Antinol is high in omega 3 fatty acids and is produced entirely of naturally occurring polyunsaturated fatty acids. It’s is a safe and healthy addition to your pet’s food to promote joint metabolism. Antinol is widely used to improve function, reduce inflammation and water retention in cartilage, resulting in greater joint cushioning.
The daily recommended supply of Antinol for dogs is two capsules for dogs weighing less than 20 kilograms and four capsules for dogs weighing more than 20 kilograms, over the course of two weeks.
Control Weight and Diet
Whatever the state of your dog’s health is, it is critical for it to have a healthy weight and an active lifestyle. Carrying extra weight on injured joints in dogs with osteoarthritis is not only uncomfortable, but it can also hasten the breakdown of cartilage. Just like the case with arthritis, obesity in dogs can predispose them to a variety of other disorders, like heart disease and hypertension.
Losing weight relieves some of the pressure on your dog’s bones and joints, and may reverse the effects of arthritis on the affected joints. Diets high in omega-3 fatty acids, glucosamine, and chondroitin sulphate can also help alleviate arthritic symptoms and may increase your pet’s comfort.
House and Environmental Modifications
Senior dogs may have difficulty navigating stairwells, hardwood floors, and tile floors. Install rugs and carpets on slippery surfaces to make it easier for your dog to move and get to their food bowls. For additional help, you should elevate your dog’s water and food bowls to relieve strain on their neck when reaching for their nutrients. With these simple home changes, your dog will be much more steady, which will relieve the unnecessary pressure on their legs.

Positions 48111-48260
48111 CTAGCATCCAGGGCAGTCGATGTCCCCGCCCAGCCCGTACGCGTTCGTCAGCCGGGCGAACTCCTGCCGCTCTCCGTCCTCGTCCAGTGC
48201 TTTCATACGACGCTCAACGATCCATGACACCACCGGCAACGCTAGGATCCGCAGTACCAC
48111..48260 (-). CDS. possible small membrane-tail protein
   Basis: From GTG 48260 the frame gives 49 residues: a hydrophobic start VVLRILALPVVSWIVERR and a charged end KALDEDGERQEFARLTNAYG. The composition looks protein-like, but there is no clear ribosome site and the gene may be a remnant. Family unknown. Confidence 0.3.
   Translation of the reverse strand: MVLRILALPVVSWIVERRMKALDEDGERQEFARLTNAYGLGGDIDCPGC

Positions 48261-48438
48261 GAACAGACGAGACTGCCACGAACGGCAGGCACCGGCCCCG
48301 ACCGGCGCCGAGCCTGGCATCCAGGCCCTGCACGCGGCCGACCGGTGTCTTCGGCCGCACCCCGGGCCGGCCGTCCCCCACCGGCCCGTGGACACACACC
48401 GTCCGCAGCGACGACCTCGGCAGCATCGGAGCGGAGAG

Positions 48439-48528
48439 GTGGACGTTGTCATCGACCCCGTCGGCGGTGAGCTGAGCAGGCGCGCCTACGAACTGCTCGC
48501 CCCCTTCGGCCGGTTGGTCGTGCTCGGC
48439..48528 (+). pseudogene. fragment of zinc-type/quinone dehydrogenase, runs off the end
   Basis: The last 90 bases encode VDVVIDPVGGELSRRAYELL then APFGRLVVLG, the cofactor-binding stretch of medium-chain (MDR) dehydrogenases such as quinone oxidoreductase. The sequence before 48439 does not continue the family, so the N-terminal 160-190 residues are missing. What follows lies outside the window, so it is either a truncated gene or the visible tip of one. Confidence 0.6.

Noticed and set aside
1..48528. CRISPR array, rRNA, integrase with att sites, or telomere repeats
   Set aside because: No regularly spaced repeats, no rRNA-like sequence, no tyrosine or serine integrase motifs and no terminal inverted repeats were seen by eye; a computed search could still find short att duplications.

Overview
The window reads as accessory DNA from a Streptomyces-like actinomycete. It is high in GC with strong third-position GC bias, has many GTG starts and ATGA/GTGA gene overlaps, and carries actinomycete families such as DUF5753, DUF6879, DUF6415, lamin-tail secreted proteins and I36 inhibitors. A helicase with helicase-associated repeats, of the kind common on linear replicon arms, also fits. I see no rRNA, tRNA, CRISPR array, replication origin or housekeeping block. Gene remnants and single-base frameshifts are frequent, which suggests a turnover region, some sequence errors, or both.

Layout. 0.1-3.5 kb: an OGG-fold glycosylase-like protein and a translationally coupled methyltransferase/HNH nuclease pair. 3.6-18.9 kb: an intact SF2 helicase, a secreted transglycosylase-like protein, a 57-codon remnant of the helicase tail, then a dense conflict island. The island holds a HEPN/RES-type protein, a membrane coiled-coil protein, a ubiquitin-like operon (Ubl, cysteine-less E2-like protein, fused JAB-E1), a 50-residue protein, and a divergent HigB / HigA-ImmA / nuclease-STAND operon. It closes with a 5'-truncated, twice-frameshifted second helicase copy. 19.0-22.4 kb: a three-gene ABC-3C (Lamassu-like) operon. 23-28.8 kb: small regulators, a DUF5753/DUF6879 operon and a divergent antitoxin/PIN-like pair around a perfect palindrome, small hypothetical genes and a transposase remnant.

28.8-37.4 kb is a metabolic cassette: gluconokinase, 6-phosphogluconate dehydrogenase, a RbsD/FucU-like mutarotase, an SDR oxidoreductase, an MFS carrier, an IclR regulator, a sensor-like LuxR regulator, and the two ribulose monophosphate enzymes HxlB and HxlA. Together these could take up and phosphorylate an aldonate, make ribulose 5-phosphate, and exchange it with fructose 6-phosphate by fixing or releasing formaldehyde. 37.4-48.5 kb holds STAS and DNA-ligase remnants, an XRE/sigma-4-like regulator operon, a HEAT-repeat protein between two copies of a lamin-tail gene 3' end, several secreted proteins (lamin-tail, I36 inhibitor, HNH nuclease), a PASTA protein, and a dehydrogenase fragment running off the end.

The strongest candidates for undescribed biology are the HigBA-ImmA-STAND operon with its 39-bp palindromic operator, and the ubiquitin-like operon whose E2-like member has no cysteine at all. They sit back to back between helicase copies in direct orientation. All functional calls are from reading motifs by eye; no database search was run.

Exercise and Massage Relief
Massage may enhance your dog’s mobility and flexibility, as well as promote circulation and relaxation. If you begin with massages for better blood circulation, you should start by gently kneading your dog’s sore muscles, or you can make an appointment with a professional pet massage therapist who can help you.
Additionally, remember that your dog needs a moderate amount of activity to maintain a healthy muscle mass, yet still you should avoid overly strenuous movements that may do more harm than good, such as leaping out of the car or running after the ball.
I am not sure whether you’ve heard of hydrotherapy, but this is a terrific approach to get your dog moving while avoiding additional straining of the bones like regular exercises do. The water motions will lower the load on their joints as they attempt to recover from this condition. Because of the potential to decrease swelling in human tissues, this sort of treatment is also a natural anti-inflammatory.
Provide Soft Bedding For Your Dog
You can keep your dog happy and comfortable by providing proper pet supplies, such as an orthopaedic dog bed. Some pet retailers provide beds designed specifically for dogs suffering from arthritis. A memory foam orthopaedic bed can assist and support your dog’s joints and bones. When shopping for an orthopaedic bed, opt for one with up to 15 cm of memory foam to avoid having your dog feel the hard surfaces in your home.